Research indicates that the presence of Green Carts may have also spurred supermarkets, bodegas, and other mobile vendors in the communities to either start carrying produce or expand their offerings. In the first 3 years after the initiative launched, the proportion of local businesses selling fresh produce in the neighborhoods where Green Carts were permitted increased from 50% to 69%.7

An NYC Green Cart and its supply of fresh produce. Photo courtesy NYC Health Department.

An NYC Green Cart and its supply of fresh produce. Photo courtesy NYC Health Department.

Lessons Learned: Programmatic support is key to sustainability

Adding the permits was a critical first step, but this kind of policy change needs programmatic support if it’s going to be sustainable over the long term. For Green Carts, Kessler explains, the ability to provide technical assistance for vendors in the early stages was key both to ensuring the successful launch of the initiative and creating this new market.

The need for ongoing support and technical assistance for vendors was something that the NYC Health Department didn’t initially anticipate—but vending is a difficult business, and vendors come to it with different levels of skill and expertise. So it was important to make sure that the vendors had help with things like branding and marketing, sourcing produce, understanding how the permitting process works, and connecting with local customers.

Looking Ahead: Continued evolution and vendor support

Moving forward, the NYC Health Department would like to continue to help more vendors get set up with electronic benefits transfer (EBT) equipment, which they need in order to accept Supplemental Nutrition Assistance Program (SNAP) benefits.

Although launching the initiative took a fair amount of work from multiple partners, Kessler says it’s had a positive impact. Almost 300 licensed vendors on New York’s sidewalks are making fresh, healthy produce available to neighborhoods that need it. Green Carts have offered a new resource for healthy foods in neighborhoods across New York and have provided new opportunities for vendors. Thanks to Green Carts, customers report eating more fresh fruits and vegetables and many vendors have become integral to the neighborhoods in which they sell.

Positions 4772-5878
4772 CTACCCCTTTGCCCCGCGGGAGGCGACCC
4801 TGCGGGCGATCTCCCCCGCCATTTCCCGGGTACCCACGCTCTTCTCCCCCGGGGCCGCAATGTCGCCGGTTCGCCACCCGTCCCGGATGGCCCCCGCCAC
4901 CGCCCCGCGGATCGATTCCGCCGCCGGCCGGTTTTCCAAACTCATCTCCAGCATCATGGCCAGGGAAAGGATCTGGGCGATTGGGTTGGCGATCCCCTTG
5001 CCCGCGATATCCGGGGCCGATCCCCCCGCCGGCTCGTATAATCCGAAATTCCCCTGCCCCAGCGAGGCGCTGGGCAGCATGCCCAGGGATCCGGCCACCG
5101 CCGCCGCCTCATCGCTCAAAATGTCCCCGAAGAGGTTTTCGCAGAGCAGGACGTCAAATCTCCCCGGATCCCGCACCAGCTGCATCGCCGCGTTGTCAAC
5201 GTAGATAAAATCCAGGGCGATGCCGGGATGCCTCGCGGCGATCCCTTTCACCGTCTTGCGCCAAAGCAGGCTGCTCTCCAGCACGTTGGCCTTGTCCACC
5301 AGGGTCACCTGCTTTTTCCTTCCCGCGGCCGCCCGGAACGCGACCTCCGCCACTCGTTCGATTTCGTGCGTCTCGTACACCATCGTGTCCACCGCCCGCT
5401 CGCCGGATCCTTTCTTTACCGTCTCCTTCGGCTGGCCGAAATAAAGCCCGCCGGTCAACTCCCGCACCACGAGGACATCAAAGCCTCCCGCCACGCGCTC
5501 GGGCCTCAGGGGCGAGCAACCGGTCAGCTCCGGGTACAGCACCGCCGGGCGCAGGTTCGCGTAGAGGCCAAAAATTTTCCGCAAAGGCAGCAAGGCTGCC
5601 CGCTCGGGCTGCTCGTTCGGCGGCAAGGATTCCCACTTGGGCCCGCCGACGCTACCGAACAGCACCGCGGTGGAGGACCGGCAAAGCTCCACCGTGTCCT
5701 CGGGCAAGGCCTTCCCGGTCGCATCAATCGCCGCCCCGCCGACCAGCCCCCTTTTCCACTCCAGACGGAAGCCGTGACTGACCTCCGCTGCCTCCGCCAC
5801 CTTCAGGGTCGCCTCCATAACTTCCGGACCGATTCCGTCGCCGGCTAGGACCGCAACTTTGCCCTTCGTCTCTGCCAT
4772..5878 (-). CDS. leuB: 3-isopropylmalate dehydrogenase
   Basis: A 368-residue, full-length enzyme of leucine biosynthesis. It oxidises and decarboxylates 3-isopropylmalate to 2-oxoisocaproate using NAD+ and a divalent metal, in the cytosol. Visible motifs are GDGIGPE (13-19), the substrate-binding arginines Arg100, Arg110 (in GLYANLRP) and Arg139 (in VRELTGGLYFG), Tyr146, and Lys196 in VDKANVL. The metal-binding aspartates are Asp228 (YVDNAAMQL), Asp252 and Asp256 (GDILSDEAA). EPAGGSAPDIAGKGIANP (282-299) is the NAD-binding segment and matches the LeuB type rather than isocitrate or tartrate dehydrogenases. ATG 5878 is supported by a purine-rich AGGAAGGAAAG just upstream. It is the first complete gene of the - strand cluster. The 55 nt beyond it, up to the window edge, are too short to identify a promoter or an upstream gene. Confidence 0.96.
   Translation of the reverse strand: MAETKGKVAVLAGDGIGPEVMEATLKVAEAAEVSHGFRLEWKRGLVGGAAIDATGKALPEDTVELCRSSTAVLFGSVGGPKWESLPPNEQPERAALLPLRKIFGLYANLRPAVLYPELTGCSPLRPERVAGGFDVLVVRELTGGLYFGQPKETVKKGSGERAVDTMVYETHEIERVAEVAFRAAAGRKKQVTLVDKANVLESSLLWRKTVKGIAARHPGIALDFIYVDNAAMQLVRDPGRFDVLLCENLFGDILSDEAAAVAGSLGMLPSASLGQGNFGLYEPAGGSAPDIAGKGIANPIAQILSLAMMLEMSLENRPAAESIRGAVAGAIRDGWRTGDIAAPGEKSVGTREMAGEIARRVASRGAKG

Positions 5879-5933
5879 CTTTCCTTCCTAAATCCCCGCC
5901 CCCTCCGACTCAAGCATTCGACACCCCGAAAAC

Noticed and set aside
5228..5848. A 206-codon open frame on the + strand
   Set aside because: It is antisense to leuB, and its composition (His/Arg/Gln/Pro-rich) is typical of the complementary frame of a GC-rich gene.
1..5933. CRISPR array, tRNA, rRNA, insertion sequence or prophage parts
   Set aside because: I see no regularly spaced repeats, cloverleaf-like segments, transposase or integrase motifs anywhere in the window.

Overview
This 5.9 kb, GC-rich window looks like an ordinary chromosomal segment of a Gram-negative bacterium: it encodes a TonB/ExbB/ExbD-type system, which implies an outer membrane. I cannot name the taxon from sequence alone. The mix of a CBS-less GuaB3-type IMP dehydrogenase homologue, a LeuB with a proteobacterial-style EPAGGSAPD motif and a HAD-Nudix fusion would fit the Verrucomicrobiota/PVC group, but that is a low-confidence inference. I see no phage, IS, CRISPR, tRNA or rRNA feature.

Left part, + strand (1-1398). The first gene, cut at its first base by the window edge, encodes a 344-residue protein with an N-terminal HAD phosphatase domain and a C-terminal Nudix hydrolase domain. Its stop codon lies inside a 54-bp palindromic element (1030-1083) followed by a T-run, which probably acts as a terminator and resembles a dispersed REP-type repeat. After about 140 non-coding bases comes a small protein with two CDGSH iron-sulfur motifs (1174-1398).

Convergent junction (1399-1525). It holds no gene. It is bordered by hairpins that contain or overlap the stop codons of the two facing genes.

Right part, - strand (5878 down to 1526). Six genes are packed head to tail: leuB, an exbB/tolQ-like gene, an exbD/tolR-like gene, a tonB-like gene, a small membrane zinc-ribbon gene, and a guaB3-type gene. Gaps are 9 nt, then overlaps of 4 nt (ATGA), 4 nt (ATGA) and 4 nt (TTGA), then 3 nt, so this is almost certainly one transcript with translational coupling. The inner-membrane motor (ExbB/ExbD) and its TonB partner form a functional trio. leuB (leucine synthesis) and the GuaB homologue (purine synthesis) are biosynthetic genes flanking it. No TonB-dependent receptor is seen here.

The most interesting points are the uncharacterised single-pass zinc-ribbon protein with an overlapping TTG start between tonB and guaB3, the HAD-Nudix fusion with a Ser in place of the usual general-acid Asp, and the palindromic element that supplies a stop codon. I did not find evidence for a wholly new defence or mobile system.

Kessler and Merrill are optimistic that these changes will continue to support New Yorkers in making healthy choices and contribute to the fight against long-term health disparities.

  • 1. Crawford P, Dunning L, Kappagoda M, O’Connor JC. The Role of Law and Policy in Achieving the Healthy People 2020 Nutrition and Weight Status Goals of Increased Fruit and Vegetable Intake in the United States. Rockville (MD). Department of Health and Human Services, Office of Disease Prevention and Health Promotion (ODPHP); 2018 Sept 13. Supported by the Centers for Disease Control and Prevention, ODPHP, and the CDC Foundation through a grant from the Robert Wood Johnson Foundation. Available from: https://www.healthypeople.gov/sites/default/files/LawHealthPolicy_Report...
  • 2. New York City Department of Health and Mental Hygiene Epiquery: NYC Interactive Health Data System - [Community Health Survey 2004]. [December 5, 2018] Available from: http://nyc.gov/health/epiquery
  • 3. Going to Market: New York City’s Neighborhood Grocery Store and Supermarket Shortage. Presented by New York City Department of Planning. 2008. Available from: https://www1.nyc.gov/assets/planning/download/pdf/plans/supermarket/pres...
  • 4. Farley SM, Sacks, R, DAnnefer R, Johns M, Leggat M, Lim S, Konty K, Nonas C. Evaluation of the New York City Green Carts program. AIMS Pub Health. 2015;2(4):906-918.
  • 5. Fuchs ER, Holloway SM, Bayer K, Feathers A. Innovative Partnership for Public Health: An Evaluation of the New York City green Cart Initiative to Expand Access to Healthy Produce in Low-Income Neighborhoods. Columbia University School of International and Public Affairs Case Study Series in Global Public Policy. 2014; 2(2):2. Available from: http://www.foodpolitics.com/wp-content/uploads/Green-Carts-Report-Final-....
  • 6. March-Joly J, Siegel J, Marchione, D. Green Cart Implementation: Year One. New York (NY). Citizens’ Committee for Children of New York, Inc; 2010 September. Available from: https://www1.nyc.gov/assets/doh/downloads/pdf/cdp/ccc-green-cart.pdf
  • 7. Farley SM, Sacks, R, DAnnefer R, Johns M, Leggat M, Lim S, Konty K, Nonas C. Evaluation of the New York City Green Carts program. AIMS Pub Health. 2015;2(4):906-918.